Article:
Stroke risk restricts use of new drug

By Martin Johnston

Pradaxa's New Zealand licence now states that it should not be given to patients who have a mechanical valve in their heart. Photo / Thinkstock
Pradaxa's New Zealand licence now states that it should not be given to patients who have a mechanical valve in their heart. Photo / Thinkstock

The licensed use of a controversial blood-thinning medicine has been restricted after a trial linked it to higher rates of stroke and other serious complications in certain patients.

After similar moves in Europe and the United States, Pradaxa's New Zealand licence now states that it should not be given to patients who have a mechanical valve in their heart.

The Health Ministry's Medsafe division said the data-sheet for Pradaxa, also called dabigatran, had been amended to list the presence of a mechanical heart valve as a specific contra-indication to being prescribed the drug.

Auckland haematologist Dr Eileen Merriman said that previously the advice of haematologists was that the drug should not be used in patients with mechanical heart valves - because there was no data about this use - and the change to the datasheet now made that explicit.

Medsafe's latest Prescriber Update newsletter says the change is based on a European study of patients with prosthetic heart valves which had to be terminated early as patients taking Pradaxa experienced significantly more blood clot-related events - such as strokes - and serious bleeding than those taking warfarin.

Primary care medicines advice group BPAC says: "Despite not being indicated for use in patients with mechanical heart valves, New Zealand data from the Centre for Adverse Reactions Monitoring (Carm) show six reports of patients with mechanical valves experiencing adverse effects due to the use of dabigatran."

Clots had developed on the prosthetic heart valves of patients who had previously been on warfarin, and in one case the patient suffered a stroke, BPAC said.

Carm's Dr Michael Tatley said yesterday that one case had been removed after a review, leaving five.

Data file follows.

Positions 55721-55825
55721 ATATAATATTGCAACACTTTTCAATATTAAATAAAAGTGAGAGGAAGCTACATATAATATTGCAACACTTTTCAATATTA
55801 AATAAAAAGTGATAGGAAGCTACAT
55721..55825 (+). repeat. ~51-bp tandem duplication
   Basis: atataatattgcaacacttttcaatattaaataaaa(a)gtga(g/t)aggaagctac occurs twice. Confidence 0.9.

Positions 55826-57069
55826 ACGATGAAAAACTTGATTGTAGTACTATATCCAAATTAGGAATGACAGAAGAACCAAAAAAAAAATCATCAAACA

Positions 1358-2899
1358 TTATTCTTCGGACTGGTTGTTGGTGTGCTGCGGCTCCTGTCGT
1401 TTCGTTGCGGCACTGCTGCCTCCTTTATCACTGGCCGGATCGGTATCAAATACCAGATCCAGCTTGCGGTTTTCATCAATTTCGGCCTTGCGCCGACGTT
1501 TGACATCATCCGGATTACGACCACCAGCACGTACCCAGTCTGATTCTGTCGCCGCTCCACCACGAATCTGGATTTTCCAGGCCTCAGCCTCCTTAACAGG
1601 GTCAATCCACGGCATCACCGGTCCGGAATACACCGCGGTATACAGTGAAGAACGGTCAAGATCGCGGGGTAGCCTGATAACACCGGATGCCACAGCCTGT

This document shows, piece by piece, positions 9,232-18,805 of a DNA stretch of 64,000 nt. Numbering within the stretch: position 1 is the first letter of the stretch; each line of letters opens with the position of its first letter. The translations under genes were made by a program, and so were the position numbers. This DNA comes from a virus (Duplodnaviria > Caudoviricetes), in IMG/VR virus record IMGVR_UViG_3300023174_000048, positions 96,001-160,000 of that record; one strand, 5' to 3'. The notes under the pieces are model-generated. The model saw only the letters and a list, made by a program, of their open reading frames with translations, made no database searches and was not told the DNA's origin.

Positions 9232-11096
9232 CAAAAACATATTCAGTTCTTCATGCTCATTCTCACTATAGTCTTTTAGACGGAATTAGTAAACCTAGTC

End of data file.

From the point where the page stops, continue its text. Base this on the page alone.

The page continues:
Medsafe, citing the latest Carm data on Pradaxa, said there had been three cases of blood clots in patients with prosthetic heart valves, one possible case of bleeding and one unrelated event.

Pradaxa was meant to be a more convenient blood thinner than warfarin in suitable patients because frequent blood tests and dose adjustments are not needed, and safer because of its lower risk of bleeding in the head. It is indicated for stroke and clot prevention in patients with non-valve atrial fibrillation and those who have had hip or knee replacement surgery.

There were 345 reports to Carm about Pradaxa in the three months after it was funded by Pharmac in 2011.

Dr Merriman said an audit of bleeding cases associated with Pradaxa found that a quarter involved prescriber error.

Many GPs were at first not aware of the potential problems, particularly among elderly patients with renal impairment.

"Then people got more educated and we were able to get the message out. Things have really settled down now."

Complications compared

Stroke: Pradaxa, 5 per cent; warfarin, 0

Heart attack: Pradaxa, 1.9 per cent; warfarin, 0

Serious bleeding: Pradaxa, 3.8 per cent; warfarin, 1.1 per cent.
Source: European trial in patients with mechanical heart valves.

- NZ Herald

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